The board walk

The guest house was located in the heart of china town where the traffic just keeps coming at you. It was central to all the tourist look sees such as the old churches, museums and old  war time battle grounds.  It’s about a 20-30 minutes walk to the shopping district but you could breathe in the heady food scents, get a few unwanted stares from old men and peep into mamak stores all for free.

The owner (Raymond) and the house keeper auntie were nice and informative people. Raymond made us a cold drink upon our arrival after the walk in the scorching sun. He gave us a run-down of the area and provided us with a map of must eats and must sees in malacca. This became the mantra for our trip there.  Jack spoke to the house keeper more than any of us since she woke up earlier than any of us. The auntie told us about the food around the hostel too.

Raymond’s wife also bakes cakes for the guests which is laid on the table for guests to help themselves. There were free flow of tea, coffee and clean drinking water. Every morning, there is a bunch of bananas too.

However, the wifi tends to be a bit wonky and I couldn’t connect. Jack and Veekay could access BBM only on their Blackberries. And I abhor the mosquitoes.

It was a good stay and I definitely recommend River View Guest House for anyone who’s heading to Malacca. The shop house is full of character and it’s situated in the central district of Malacca, near to everywhere you should go. It is a tad run-down/wonky but for the price and the nice ambience, I think it is okay. I would like to go back there again if I have the chance.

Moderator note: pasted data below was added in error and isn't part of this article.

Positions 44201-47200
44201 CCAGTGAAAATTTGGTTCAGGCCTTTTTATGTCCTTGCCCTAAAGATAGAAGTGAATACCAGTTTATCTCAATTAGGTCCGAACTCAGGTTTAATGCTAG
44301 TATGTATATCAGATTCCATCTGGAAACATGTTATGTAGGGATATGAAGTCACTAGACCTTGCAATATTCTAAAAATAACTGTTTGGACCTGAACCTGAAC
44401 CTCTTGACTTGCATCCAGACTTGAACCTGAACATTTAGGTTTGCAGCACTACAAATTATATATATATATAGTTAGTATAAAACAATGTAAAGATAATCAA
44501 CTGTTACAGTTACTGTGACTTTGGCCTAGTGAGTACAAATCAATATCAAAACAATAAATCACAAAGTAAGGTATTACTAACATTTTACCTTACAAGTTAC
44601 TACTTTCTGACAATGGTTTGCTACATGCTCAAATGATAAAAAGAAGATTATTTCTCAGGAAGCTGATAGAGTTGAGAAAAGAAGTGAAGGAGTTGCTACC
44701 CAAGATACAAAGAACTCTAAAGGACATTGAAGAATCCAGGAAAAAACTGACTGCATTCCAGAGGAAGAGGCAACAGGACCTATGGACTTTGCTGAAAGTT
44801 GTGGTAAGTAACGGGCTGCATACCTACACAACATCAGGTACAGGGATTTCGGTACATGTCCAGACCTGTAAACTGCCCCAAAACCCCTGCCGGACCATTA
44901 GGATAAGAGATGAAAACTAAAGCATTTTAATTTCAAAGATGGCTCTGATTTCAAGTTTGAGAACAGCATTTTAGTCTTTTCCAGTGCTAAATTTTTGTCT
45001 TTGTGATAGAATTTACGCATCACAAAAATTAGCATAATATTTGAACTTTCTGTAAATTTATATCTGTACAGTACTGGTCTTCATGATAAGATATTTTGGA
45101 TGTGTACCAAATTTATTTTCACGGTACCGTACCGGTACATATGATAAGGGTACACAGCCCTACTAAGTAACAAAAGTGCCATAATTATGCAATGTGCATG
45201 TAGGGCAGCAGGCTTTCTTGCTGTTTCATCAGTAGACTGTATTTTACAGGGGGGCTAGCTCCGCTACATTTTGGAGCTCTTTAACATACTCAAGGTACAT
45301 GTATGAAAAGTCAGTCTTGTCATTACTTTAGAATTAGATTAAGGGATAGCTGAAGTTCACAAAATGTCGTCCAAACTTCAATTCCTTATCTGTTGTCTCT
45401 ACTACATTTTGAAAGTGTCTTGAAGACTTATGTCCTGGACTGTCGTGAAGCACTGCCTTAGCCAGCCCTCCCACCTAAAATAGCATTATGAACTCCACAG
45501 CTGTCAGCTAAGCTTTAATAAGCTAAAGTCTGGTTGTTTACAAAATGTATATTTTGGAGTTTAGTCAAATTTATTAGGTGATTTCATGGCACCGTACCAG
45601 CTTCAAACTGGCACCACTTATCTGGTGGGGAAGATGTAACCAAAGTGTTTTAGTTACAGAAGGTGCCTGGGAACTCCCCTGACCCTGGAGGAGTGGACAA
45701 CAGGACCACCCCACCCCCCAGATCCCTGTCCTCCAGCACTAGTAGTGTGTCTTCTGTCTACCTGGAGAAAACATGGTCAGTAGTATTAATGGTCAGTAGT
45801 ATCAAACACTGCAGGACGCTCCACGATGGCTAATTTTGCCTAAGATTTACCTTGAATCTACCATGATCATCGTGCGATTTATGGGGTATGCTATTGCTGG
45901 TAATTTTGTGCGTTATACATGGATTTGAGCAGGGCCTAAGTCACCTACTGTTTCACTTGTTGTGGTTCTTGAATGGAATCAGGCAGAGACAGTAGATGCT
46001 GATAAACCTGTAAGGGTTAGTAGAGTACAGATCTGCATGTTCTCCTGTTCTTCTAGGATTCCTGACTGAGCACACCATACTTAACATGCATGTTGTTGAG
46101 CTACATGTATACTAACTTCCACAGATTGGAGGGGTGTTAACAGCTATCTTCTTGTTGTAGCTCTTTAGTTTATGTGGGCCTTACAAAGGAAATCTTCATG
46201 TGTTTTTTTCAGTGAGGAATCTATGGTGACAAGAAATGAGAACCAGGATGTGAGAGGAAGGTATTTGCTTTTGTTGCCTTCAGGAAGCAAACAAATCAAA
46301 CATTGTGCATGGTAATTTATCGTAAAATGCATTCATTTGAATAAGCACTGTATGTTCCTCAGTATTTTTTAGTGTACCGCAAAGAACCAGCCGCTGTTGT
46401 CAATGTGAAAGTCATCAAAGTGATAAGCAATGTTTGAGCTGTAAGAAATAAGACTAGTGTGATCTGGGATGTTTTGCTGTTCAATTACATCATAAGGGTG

shaking leg

The move home was pretty okay because I threw away a lot of stuff and gave away plenty more stuff. I brought back mostly my clothes and accessories.

I have been chilling at home for the past half a week, doing nothing except for reading on my good old Kindle. It was good, disconnecting myself for a while. My mind is still a mess, my future still seems a bit too unsure for my good.

On a happier note, I feel as free as a lark with no prior commitments to whatever rehearsals, school and work. It’s almost disturbing to be so free. It’s an disenchanting state.

Some pictures to share:

My last fish bee hoon from Uncle Vincent (the hall’s supper stall). Uncle Vincent has daily specials which he rotates and this is available only on Tuesdays and sell out fast!

The ever adorable kitty who loves the sink